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Pneumocystis in Pathogenesis of HIV-associated Emphysema (PACT)

This study has been completed.
National Institutes of Health (NIH)
Information provided by (Responsible Party):
Cathy Kessinger, University of Pittsburgh Identifier:
First received: March 25, 2009
Last updated: September 4, 2014
Last verified: September 2014

A. Statement of Hypotheses:

HIV-infected patients have an increased incidence of emphysema compared to non-HIV-infected smokers, and it has been hypothesized that this accelerated disease progression is the result of one or more latent infections that amplifies the pulmonary inflammatory response to cigarette smoke. Pneumocystis is one infectious agent that likely plays a key role in the development of HIV-associated emphysema. Colonization with Pneumocystis has been demonstrated in HIV-infected subjects, and HIV-infected smokers are particularly susceptible to Pc colonization regardless of CD4 cell count or use of prophylaxis. Pneumocystis colonization is also increased in non-HIV-infected patients with chronic obstructive pulmonary disease (COPD) and is directly related to the severity of the disease. The presence of Pneumocystis in the lungs, even at low levels as seen in colonization, produces inflammatory changes similar to those seen in COPD, with increases in the numbers of neutrophils and cytotoxic CD8+ lymphocytes. We propose that Pneumocystis accelerates emphysema in HIV-infected smokers by stimulating inflammation and tissue destruction. We will examine the role of co-infection with Pneumocystis in the pathogenesis of HIV-associated emphysema and the mechanism by which it causes emphysema progression. These studies will lead to information that will provide a rational basis for prevention and therapy of HIV-associated emphysema and provide a model for emphysema in the general population

HIV Infections
Pneumocystis Pneumonia
Chronic Obstructive Pulmonary Disease

Study Type: Observational
Study Design: Observational Model: Cohort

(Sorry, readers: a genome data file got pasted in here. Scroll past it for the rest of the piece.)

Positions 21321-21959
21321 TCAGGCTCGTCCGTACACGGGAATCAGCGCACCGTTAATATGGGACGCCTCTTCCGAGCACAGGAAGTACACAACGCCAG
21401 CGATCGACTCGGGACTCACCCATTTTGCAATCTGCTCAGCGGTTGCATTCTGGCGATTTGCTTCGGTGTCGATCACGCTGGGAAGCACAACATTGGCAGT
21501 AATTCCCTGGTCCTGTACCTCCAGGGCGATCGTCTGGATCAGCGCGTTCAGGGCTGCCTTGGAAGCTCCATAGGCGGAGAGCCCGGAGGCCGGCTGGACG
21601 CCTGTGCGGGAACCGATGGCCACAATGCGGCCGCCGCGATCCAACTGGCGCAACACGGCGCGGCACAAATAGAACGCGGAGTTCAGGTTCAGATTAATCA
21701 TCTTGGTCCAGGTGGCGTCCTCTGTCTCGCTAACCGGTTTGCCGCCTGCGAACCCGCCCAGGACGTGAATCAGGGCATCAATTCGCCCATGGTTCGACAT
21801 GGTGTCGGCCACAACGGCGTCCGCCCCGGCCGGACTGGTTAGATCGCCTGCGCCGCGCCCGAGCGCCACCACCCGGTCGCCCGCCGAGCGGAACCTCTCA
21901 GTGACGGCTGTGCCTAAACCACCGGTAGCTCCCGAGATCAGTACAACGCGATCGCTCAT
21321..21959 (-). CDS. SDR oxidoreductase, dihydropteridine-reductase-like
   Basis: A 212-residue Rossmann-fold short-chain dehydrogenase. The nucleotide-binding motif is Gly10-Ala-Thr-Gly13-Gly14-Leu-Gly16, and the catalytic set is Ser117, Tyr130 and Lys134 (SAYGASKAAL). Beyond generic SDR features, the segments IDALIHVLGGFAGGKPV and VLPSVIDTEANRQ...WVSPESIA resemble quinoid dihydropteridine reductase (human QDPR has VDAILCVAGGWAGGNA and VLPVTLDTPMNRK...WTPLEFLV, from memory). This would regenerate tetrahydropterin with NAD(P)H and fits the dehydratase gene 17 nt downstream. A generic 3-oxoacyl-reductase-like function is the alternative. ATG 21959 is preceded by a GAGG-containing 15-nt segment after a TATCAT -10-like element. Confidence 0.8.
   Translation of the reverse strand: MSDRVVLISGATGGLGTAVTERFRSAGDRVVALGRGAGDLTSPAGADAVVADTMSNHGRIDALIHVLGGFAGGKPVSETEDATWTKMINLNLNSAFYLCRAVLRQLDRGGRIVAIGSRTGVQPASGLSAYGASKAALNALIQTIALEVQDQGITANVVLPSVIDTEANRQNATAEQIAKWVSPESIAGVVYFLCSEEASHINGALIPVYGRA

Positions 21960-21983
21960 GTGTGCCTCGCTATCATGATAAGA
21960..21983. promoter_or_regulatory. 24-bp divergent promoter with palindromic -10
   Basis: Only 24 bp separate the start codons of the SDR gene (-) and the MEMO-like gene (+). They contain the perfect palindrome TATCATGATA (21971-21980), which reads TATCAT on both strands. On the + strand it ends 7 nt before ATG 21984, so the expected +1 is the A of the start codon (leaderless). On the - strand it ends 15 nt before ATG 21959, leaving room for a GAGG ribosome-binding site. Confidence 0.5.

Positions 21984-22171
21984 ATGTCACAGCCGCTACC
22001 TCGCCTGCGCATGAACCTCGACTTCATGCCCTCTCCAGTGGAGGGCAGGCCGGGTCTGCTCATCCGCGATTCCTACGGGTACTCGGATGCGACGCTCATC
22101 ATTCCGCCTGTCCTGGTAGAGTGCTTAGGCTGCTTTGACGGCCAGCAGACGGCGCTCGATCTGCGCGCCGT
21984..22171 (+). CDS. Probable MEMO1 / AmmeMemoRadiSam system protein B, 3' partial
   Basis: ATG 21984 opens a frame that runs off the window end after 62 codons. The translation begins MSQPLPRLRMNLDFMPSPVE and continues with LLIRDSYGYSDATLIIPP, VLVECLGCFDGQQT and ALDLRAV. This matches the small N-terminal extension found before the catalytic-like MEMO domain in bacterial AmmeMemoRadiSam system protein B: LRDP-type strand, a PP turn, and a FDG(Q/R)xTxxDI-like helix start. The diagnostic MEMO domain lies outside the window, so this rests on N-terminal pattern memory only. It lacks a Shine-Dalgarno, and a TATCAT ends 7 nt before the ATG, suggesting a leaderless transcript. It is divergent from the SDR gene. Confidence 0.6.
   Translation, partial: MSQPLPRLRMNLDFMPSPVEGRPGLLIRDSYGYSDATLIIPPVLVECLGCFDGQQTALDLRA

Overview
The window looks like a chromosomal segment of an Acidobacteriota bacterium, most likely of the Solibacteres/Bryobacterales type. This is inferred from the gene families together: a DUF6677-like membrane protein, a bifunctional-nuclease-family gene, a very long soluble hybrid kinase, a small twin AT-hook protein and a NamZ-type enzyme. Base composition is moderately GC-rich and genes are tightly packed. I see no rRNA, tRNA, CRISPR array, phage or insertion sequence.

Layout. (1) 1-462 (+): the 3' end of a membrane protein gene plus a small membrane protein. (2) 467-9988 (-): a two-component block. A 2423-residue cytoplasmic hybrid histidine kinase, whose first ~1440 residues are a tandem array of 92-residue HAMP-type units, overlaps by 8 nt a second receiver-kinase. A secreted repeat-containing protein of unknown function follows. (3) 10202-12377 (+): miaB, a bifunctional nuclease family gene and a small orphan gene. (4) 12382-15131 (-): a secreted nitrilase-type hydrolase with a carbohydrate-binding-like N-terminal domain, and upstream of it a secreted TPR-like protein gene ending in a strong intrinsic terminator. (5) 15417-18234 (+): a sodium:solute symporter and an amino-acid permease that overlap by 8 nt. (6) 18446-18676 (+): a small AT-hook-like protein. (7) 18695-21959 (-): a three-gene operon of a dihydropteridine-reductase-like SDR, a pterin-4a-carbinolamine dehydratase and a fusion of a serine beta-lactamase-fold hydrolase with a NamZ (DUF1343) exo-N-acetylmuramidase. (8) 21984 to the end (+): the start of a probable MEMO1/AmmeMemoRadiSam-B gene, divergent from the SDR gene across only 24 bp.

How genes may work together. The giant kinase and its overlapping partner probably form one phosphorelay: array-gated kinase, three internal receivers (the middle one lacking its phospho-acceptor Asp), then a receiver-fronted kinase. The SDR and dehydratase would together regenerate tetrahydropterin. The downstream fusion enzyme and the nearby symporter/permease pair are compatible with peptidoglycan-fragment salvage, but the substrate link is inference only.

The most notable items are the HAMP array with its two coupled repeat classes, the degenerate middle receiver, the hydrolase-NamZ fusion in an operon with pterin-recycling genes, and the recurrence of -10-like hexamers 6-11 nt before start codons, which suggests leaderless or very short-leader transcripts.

Time Perspective: Prospective
Official Title: Pneumocystis in Pathogenesis of HIV-associated Emphysema

Resource links provided by NLM:

Further study details as provided by University of Pittsburgh:

Biospecimen Retention:   Samples With DNA
oral wash blood sputum BAL

Enrollment: 250
Study Start Date: August 2007
Study Completion Date: July 2013
Primary Completion Date: September 2010 (Final data collection date for primary outcome measure)
Those positive for HIV and those negative but at high risk for HIV. Both positive and negative for HIV who smoke and those who do not smoke. Both HIV positive and negative with and without asthma and/or COPD

  Show Detailed Description


Ages Eligible for Study:   18 Years and older   (Adult, Senior)
Sexes Eligible for Study:   All
Accepts Healthy Volunteers:   No
Sampling Method:   Probability Sample
Study Population
patients who have been determined to attend the UPMC HIV/AIDS program and/or participants in the Pitt Mens study.

Inclusion Criteria:

  • Subject is Male / Female 18years of age or older.
  • Subject has been previously determined to be HIV-infected or has been participating in the Pitt Men's study or is seen at the UPMC HIV/AIDS program

Exclusion Criteria:

  • Subject is experiencing acute onset of shortness of breath, cough, fevers or heart conditions problems such as tachycardia, angina or arrhythmias
  • Female subject has told us she is pregnant (this might affect pulmonary function values,we will not require pregnancy testing.)
  • Subject has had an MI, CVA, or cardiovascular event within the past 3 months.
  • Subject has had eye or abdominal surgery within past 3 months.
  Contacts and Locations
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Please refer to this study by its identifier: NCT00869544

United States, Pennsylvania
UPMC Montefiore Hospital, CTRC MUH, Keystone Bldg.
Pittsburgh, Pennsylvania, United States, 15213
Sponsors and Collaborators
University of Pittsburgh
National Institutes of Health (NIH)
Principal Investigator: Alison Morris-Gimbel, MD University of Pittsburgh
  More Information

Responsible Party: Cathy Kessinger, clinical research coordinator, University of Pittsburgh Identifier: NCT00869544     History of Changes
Other Study ID Numbers: IRB0606151
5R01HL083461-05 ( US NIH Grant/Contract Award Number )
Study First Received: March 25, 2009
Last Updated: September 4, 2014

Keywords provided by University of Pittsburgh:

Additional relevant MeSH terms:
Pulmonary Emphysema
Lung Diseases
HIV Infections
Lung Diseases, Obstructive
Pulmonary Disease, Chronic Obstructive
Pneumonia, Pneumocystis
Respiratory Tract Diseases
Lentivirus Infections
Retroviridae Infections
RNA Virus Infections
Virus Diseases
Sexually Transmitted Diseases, Viral
Sexually Transmitted Diseases
Immunologic Deficiency Syndromes
Immune System Diseases
Respiratory Tract Infections
Pathologic Processes
Lung Diseases, Fungal
Pneumocystis Infections processed this record on April 28, 2017